Clinical Outcomes of Rate vs Rhythm Control for Atrial Fibrillation in Older People: A Systematic Review and Meta-Analysis
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Background and Objectives
Atrial fibrillation (AF) is highly prevalent in older adults and has been associated with increased morbidity and mortality. To reduce this AF-related morbidity in older adults, antiarrhythmic drugs (AADs) are regularly used for rhythm control, assuming that increasing time in sinus rhythm reduces AF-related morbidity. However, whether AADs can improve clinical outcomes in older adults remains unclear because of the increased risk for adverse drug events compared with rate control. The aim of this study was to determine the impact of rhythm control versus rate control on clinical outcomes in older adults with AF.
Design and Methods
We conducted a systematic review and meta-analysis targeting patients aged ≥65 years with AF and using drugs to control rate or rhythm. Articles that met the following criteria were included: enrolled older patients (sample mean ≥75 years) with AF, compared pharmacological rate versus rhythm control, and reported all-cause mortality, cardiovascular mortality, or ischemic stroke.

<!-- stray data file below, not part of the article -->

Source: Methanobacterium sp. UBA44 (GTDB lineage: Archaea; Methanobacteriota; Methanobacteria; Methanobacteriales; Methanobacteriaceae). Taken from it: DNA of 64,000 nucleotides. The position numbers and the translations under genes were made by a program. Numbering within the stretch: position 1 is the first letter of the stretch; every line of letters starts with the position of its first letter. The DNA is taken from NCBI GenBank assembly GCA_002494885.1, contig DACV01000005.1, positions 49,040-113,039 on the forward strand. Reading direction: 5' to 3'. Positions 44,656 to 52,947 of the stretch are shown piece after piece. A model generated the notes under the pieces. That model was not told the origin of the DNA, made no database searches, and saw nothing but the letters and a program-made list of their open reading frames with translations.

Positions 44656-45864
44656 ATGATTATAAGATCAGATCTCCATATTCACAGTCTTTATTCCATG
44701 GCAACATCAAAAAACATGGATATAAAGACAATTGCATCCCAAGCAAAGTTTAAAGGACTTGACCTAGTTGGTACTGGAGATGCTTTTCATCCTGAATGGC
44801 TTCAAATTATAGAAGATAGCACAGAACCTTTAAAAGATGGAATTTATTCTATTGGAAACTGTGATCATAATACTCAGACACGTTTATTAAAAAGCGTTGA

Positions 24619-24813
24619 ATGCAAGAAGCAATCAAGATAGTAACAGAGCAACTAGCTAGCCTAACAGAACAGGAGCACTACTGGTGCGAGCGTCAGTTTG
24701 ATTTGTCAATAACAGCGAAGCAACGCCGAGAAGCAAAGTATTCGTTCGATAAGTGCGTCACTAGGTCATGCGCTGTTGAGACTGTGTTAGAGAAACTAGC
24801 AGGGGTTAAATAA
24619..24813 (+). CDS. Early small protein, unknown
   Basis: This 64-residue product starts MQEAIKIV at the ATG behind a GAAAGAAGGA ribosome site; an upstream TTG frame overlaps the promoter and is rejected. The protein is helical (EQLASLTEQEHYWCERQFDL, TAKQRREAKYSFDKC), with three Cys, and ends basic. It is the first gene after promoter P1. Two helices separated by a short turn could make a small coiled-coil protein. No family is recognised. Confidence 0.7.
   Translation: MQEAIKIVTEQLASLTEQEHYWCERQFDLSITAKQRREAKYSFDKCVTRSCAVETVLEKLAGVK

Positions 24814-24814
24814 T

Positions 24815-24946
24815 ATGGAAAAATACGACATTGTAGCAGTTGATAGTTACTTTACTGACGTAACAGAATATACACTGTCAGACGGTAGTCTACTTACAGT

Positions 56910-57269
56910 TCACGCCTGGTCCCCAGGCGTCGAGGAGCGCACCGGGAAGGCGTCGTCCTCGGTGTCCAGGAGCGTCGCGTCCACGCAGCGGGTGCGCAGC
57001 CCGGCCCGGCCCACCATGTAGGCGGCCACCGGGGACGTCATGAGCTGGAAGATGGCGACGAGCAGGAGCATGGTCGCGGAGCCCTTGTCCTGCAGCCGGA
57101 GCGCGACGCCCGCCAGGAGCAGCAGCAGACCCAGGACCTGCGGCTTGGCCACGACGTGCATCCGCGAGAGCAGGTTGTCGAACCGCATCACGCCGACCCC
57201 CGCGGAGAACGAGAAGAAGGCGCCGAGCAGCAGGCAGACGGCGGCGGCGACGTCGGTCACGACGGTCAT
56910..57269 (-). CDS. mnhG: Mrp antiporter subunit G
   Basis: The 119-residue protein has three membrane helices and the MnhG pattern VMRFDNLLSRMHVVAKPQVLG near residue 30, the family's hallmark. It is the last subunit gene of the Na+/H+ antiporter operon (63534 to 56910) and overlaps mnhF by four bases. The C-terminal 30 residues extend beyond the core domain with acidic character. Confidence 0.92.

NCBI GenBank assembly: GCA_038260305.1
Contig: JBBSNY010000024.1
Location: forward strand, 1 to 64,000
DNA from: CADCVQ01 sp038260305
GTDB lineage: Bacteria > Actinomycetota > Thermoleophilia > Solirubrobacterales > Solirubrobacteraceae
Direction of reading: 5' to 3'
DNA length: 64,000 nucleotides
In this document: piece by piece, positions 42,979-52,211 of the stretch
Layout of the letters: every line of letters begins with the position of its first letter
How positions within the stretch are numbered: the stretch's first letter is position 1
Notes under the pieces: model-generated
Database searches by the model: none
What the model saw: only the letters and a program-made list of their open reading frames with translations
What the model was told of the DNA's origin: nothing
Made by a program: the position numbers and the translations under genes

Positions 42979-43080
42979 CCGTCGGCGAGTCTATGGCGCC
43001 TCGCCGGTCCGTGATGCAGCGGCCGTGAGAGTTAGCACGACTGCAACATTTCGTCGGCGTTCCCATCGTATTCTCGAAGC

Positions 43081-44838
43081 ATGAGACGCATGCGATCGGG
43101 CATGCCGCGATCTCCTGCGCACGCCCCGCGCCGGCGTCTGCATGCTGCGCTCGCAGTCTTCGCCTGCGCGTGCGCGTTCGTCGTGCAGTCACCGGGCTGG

Five observational studies were included. In total, 86,926 patients with AF with a mean age ranging from 75 to 92 years were studied. No differences were found between rhythm and rate control for all-cause mortality (odds ratio [OR] 1.11; 95% confidence interval [CI] 0.78–1.59; I2 = 79.6%; n = 28,526; four studies) and cardiovascular mortality (OR 1.09; 95% CI 0.81–1.47; I2 = 0%; n = 2292; two studies). Rhythm control resulted in fewer strokes (OR 0.86; 95% CI 0.80–0.93; I2 = 0%; n = 59,496), although this was mainly determined by one study.
All collected data were observational, which precluded making strong recommendations. Furthermore, all CIs were wide, increasing the uncertainty of the observed effects. As such, evidence was insufficient to recommend rhythm or rate control as the first-line therapy for AF in older adults. As AF is particularly prevalent in older people, more randomized controlled trials are needed in this population.
Compliance with Ethical Standards
No external funding was used in the preparation of this manuscript.
Conflict of interest
L. Depoorter, L. Sels, M. Deschodt, and B. Van Grootven have no potential conflicts of interest that might be relevant to the contents of this manuscript. L. Van der Linden and J. Tournoy have received lecture or consulting fees from Pfizer, Bristol-Meyers Squibb, Bayer, and Daichii Sankyo.
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